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           ELIZA

 

A 24-year-old Filipina, who is feared to be a victim of sex trafficking in New York City, has escaped her controlling husband, whom she accused of torturing, enslaving and forcing her to work in an underground sex club in lower Manhattan for years.

The Filipina named only as Eliza talked to CBS 2 New York in an exclusive interview on condition that her identity remains confidential.

Eliza is in hiding and scared for her life after her escape several weeks ago.

“I’m just scared going out every single day,” she said, with her silhouette image on TV screen aired on Tuesday night.

Eliza said her husband threatened to kill her if she left him.

“He said, ‘nobody knows if you gonna die,’” she recalled.

“He said, ‘nobody knows if you die because you don’t have anybody here.’”

Eliza said she and her husband met in the Philippines when she was just 19.

CBS 2 News also hid the man’s identity.

She claimed he presented himself as a nice guy and charmed her into thinking he was an American businessman who had fallen madly in love with her — a dream come true, she thought, when he proposed marriage.


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Eliza is shown with her husband in file photos. Their faces were blurred to protect their privacy.


“Yes, he’s good at pretending to be a good guy,” Eliza said.

But she said as soon as he got her out of the Philippines, the physical abuse started. And she quickly learned his business was actually sex and online pornography.

“After beating me, he said ‘that’s what’s gonna happen if you argue with me,’” Eliza confided.

“‘And you cannot do anything. I got your papers, I got your passport so you can’t go anywhere.’”

Eliza’s attorney Michael Wildes said it was all part of the man’s calculated plan to dupe Eliza, then control her.

“In anticipation of bringing her into this country on a visa to get married, he had already posted information on the website that she will be available for others,” Wildes told CBS 2 News.

Eliza said it’s pure fear that kept her living and working in the underground sex club against her will.

Family threatened

She also revealed that her husband threatened violence against her family in the Philippines if she fled.

And based on the abuse she sustained, she said she had no reason to doubt him.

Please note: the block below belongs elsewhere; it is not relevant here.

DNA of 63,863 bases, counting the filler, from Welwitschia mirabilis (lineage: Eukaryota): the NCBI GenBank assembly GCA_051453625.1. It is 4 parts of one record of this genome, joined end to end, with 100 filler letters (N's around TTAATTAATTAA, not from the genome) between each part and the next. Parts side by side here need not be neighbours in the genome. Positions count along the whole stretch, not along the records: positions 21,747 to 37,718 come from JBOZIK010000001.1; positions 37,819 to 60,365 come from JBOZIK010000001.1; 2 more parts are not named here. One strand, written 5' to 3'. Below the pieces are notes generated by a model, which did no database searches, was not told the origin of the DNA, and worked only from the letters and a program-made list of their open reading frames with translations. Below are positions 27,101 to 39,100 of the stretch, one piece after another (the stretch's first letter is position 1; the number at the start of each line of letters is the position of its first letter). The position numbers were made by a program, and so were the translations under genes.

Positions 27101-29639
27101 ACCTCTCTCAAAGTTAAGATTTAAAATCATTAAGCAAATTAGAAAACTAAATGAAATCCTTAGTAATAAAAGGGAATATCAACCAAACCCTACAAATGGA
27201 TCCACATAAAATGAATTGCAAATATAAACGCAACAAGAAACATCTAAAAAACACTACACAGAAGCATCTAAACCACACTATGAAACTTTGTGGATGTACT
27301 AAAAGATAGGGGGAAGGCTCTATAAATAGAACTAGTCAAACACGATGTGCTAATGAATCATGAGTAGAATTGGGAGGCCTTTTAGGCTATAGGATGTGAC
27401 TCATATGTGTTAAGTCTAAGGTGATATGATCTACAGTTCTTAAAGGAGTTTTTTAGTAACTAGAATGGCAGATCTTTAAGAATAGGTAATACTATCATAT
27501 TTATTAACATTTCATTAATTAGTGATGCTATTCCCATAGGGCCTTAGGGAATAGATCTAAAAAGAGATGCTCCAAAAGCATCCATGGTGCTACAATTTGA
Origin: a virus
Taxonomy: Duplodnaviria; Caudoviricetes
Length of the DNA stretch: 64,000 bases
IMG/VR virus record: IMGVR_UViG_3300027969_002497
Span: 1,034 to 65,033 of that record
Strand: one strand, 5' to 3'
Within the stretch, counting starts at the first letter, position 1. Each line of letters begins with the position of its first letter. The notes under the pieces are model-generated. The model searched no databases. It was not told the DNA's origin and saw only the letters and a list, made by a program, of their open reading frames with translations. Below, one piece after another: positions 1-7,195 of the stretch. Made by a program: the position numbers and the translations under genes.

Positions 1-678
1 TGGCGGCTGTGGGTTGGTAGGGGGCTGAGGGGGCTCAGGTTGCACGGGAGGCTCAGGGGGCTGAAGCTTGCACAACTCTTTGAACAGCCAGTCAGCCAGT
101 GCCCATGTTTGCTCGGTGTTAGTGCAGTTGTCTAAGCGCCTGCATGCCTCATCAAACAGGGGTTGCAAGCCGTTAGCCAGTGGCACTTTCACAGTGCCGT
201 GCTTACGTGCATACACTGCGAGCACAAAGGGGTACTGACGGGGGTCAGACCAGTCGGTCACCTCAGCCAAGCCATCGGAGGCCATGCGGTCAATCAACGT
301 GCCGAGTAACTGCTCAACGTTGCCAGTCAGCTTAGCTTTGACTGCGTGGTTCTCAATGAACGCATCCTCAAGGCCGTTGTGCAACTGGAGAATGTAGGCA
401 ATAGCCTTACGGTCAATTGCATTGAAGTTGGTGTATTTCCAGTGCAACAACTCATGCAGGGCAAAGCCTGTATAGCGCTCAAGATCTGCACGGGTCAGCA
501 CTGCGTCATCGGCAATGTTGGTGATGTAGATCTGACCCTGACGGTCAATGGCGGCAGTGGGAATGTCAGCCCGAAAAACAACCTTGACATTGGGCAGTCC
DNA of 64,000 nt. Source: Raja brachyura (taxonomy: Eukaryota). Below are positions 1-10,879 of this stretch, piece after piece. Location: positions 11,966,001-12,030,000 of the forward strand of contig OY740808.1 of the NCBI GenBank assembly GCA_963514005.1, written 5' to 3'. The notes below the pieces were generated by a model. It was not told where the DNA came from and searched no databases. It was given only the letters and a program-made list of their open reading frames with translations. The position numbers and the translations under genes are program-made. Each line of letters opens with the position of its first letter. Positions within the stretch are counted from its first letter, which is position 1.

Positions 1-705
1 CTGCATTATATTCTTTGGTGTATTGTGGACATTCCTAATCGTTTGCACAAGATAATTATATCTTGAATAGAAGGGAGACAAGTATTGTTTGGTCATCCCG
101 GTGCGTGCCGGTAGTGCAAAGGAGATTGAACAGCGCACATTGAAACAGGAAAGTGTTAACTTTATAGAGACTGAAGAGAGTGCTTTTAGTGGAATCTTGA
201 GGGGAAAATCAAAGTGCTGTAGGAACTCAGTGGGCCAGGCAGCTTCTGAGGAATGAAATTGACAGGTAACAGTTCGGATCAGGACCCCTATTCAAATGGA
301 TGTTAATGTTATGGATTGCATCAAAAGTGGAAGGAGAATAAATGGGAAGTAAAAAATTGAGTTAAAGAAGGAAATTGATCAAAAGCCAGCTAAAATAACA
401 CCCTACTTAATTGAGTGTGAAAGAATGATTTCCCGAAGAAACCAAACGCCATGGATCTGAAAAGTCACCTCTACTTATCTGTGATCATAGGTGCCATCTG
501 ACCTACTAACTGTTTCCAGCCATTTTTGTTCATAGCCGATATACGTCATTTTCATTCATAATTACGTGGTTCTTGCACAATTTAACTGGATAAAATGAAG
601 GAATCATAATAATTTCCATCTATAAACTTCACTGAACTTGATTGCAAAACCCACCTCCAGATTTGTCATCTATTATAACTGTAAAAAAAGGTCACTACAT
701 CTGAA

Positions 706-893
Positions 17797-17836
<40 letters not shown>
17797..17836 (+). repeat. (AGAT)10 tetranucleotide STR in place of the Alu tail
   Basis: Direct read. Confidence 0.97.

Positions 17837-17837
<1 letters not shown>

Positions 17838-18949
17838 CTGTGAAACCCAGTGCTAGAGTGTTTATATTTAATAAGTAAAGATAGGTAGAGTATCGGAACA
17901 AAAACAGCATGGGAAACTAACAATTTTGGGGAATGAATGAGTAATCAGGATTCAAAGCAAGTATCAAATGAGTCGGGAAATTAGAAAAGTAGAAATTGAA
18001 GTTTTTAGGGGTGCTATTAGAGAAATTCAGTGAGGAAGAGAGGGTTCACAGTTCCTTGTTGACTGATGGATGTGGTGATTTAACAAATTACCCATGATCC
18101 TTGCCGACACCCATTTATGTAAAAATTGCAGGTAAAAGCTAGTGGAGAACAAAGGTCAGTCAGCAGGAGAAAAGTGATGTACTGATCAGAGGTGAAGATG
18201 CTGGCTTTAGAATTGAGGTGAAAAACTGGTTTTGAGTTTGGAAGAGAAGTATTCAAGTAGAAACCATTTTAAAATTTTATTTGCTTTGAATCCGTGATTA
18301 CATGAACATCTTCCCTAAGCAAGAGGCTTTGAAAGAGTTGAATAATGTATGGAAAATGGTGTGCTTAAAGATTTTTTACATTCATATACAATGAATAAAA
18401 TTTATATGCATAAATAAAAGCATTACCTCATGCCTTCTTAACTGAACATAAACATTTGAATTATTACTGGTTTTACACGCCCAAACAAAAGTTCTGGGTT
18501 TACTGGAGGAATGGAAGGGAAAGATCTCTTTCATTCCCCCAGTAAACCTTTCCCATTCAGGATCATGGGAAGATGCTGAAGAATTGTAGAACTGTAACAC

Eliza said her husband went as far as putting electrodes on her private parts and tortured her until she went unconscious.

“It’s the worst thing that happened to me,” she said.
 

Sonia Ossorio, president of the National Organization for Women in New York City (NOW-NYC), said Eliza’s ordeal is just one of many.

Ossorio said human sex trafficking is big business and Eliza’s story is “a classic case.”

“It’s absolutely amazing, the degree that this happens on a regular basis and how open and blatant it is in our society and that we just don’t see it,” she said.

Eliza said she eventually learned that she was just one of many of her husband’s victims.

“All of his girlfriends, the first girlfriend, the second, he did it to them,” Eliza said.

Eliza was lucky.

With a friend’s help and protection, she summoned the courage to escape, hired an attorney and obtained a restraining order.

But most others are not so fortunate, according to Ossorio.

“They have very very few options to reach out to anybody or if there’s anybody to reach out to,” Ossorio said.

Eliza’s attorney said she should be able to retain her green card through a battered spouse application under the Violence Against Women Act (VAWA), which allows certain spouses (man or woman), children and parents of U.S. citizens and permanent residents to file a petition for themselves without the abuser’s knowledge

This allows a battered victim to seek both safety and independence from the abuser, who will not be notified by the US Citizen & Immigration Services (USCIS) about the application.

But Eliza wants more. She said she wants justice.

Authorities are said to be investigating the allegations against Eliza’s husband, but no warrants have been issued.

CBS 2 News sources indicated the husband may have left the country.

New York City is believed to play a significant role in international sex trafficking as both an entry point for smugglers and place where trafficking victims are put to work as prostitutes.

While comprehensive statistics on the crime are unavailable, one metric underscores the challenges faced by local law enforcement officials: the low number of arrests and prosecutions of traffickers, according to a report by The Wall Street Journal.

On Nov. 1, the nonprofit organization Restore NYC opened its first safehouse in Queens dedicated to women, who have escaped the global sex trade.

These women are undocumented immigrants, often lured to the U.S. with the promise of jobs and then coerced into prostitution.

While there’s no way to quantify how many women are smuggled into the city to work as prostitutes, Restore NYC’s Faith Huckel told The Journal that her group alone has worked with some 100 victims since 2009.

But the number sex traffickers arrested for the crime remains far smaller, and prosecutions are rare and slow, the report said.

The most recent Global Report on Trafficking in Persons, released by the U.N. Office on Drugs and Crime last year, counts just 172 people convicted for sex trafficking in the U.S. between 2005 and 2007.

Data on victims remains hard to reach because “the responsibility for identifying victims is spread among multiple agencies,” according to the report.


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ATTY. MICHAEL WILDES: Eliza’s counsel.


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SONIA OSSORIO: NOW-NYC.

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